In April 1991 I went to Montreal to see Les Miserables. It was the first professionally done musical I'd ever seen. I loved it. I was hooked. Since then I've also seen Joseph and the Amazing Technicolor Dreamcoat (performed by college students at the Crane School of Music at SUNY Potsdam) and Miss Saigon.
While I've never seen Phantom of the Opera I do have it on CD (in both English and German) and have listened to it countless times (oddly enough I prefer the German version despite my lack of comprehension of the language... the German singers sing it with far more power and emotion than the London cast).
I've started delving into other musicals I've not yet seen-- Whistle Down the Wind, Ragtime, Jekyll & Hyde, Movin' Out, Martin Guerre, Titanic, Mama Mia, and even the German musical Tanz der Vampire. I've especially enjoyed Whistle Down the Wind and Tanz der Vampire both of which were co-written by Jim Steinman (best known for writing all of the material on Meat Loaf's first 2 Bat Out of Hell albums (not to mention much of the material on the 3rd one as well), he also wrote Air Supply's Making Love Out of Nothing At All, Bonnie Tyler's Total Eclipse of the Heart, and Celine Dion's It's All Coming Back to Me Now).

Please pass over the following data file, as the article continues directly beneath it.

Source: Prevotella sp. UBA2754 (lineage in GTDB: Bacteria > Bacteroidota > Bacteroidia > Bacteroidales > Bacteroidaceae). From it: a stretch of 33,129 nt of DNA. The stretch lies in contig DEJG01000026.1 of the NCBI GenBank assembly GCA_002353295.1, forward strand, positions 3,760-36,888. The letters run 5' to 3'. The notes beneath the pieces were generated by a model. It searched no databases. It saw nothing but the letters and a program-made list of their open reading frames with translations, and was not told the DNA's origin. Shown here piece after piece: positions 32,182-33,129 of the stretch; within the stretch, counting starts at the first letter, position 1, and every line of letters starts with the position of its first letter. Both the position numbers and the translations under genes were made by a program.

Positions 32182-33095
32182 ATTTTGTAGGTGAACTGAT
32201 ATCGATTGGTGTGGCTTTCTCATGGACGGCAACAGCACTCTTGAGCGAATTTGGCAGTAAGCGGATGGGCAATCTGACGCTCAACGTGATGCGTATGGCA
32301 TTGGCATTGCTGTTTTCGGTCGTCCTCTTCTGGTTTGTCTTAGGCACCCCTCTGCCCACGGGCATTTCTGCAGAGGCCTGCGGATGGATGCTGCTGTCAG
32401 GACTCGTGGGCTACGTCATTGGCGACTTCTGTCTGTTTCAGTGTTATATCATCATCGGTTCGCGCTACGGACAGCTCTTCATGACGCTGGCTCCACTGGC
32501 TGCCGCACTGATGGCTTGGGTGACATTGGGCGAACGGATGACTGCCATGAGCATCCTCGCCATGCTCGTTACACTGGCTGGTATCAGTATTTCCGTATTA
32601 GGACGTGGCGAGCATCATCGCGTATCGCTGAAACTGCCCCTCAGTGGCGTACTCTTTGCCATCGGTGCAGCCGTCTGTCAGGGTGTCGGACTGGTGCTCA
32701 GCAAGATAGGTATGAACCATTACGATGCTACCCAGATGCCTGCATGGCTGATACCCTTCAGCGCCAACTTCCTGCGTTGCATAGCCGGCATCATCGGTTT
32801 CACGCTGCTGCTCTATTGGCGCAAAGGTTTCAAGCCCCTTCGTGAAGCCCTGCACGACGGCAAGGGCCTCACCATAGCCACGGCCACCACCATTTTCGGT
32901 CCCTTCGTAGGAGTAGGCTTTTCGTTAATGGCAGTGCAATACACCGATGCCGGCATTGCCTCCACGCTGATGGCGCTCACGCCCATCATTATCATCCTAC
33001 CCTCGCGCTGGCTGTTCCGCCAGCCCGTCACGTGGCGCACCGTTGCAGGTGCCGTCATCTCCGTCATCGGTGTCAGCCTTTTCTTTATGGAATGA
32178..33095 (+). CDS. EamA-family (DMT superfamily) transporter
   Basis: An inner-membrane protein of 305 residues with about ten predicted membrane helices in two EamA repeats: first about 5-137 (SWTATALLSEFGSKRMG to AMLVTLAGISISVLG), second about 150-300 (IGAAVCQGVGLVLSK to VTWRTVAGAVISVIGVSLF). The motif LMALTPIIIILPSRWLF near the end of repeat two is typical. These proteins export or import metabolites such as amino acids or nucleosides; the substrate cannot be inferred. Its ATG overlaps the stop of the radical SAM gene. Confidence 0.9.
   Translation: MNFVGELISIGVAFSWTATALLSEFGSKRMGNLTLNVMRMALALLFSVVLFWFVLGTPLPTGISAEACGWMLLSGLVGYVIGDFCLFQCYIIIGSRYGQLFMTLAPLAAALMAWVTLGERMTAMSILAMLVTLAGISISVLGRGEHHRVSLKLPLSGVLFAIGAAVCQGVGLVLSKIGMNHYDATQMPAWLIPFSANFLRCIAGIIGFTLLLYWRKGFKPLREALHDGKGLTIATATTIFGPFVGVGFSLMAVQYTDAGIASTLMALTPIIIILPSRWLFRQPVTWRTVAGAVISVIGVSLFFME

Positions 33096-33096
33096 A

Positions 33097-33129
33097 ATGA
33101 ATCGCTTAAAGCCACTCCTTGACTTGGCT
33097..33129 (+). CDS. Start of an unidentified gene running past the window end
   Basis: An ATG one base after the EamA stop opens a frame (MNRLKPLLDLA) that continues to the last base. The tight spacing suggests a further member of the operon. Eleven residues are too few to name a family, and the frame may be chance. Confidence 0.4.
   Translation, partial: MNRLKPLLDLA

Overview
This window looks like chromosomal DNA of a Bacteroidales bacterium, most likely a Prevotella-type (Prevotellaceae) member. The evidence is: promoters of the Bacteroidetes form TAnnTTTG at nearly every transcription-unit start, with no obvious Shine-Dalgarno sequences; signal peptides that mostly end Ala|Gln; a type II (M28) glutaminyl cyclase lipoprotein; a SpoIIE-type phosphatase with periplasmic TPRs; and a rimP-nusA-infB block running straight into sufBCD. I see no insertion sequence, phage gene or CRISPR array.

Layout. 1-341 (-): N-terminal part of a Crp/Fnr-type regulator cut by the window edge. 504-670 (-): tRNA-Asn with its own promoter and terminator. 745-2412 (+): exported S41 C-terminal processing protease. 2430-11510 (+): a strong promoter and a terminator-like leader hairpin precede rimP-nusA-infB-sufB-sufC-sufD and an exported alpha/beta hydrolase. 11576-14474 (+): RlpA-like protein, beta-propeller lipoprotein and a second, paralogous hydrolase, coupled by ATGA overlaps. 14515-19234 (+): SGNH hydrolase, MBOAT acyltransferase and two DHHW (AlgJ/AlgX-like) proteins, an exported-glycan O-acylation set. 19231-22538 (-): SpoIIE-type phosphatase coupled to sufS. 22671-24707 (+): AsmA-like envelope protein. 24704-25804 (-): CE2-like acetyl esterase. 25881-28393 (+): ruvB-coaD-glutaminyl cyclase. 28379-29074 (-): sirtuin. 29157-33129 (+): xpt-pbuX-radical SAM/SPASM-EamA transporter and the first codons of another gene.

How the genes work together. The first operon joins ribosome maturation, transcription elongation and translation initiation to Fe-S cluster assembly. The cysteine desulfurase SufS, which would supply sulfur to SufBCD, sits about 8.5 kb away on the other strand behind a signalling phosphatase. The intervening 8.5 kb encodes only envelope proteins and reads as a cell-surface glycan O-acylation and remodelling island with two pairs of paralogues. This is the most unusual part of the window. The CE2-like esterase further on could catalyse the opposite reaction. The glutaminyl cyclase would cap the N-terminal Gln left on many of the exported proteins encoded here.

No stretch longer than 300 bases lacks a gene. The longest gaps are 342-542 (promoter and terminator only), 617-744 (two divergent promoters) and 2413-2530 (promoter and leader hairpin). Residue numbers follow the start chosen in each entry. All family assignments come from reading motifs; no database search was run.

I've tried some of the older musicals like Oklahoma, West Side Story, & Carousel but none of them have really grabbed me the way the more contemporary musicals have. Perhaps it's that those musicals haven't aged well. The stories may be good but much of that music does sound dated today. In all fairness the music to many of these more contemporary musicals that I've come to enjoy may also end up sounding a bit dated.
There's an emotional power in the vocal performances in many of these musicals that has the capacity imho to bring even the hardiest of men to tears. The words aren't just sung, the emotions that go with the words come pouring out too, much moreso than in spoken word. The same can be said in certain rock and pop songs but many of them are too "light" to really pull that off.
I've heard that 80s pop mall starlet, Debbie Gibson, only ever pursued pop music to bide her time and make some extra money as her voice matured. She had come from broadway singing the part of "Young Cosette" in Les Miserables as a child but her voice hadn't yet matured enough to sing either the parts of the adult Cosette or even the more heart-wrenching vocal performance of Eponine in that musical. She did inevitably go back to Broadway using her full name, "Deborah Gibson," instead of the more tween-teen sounding "Debbie."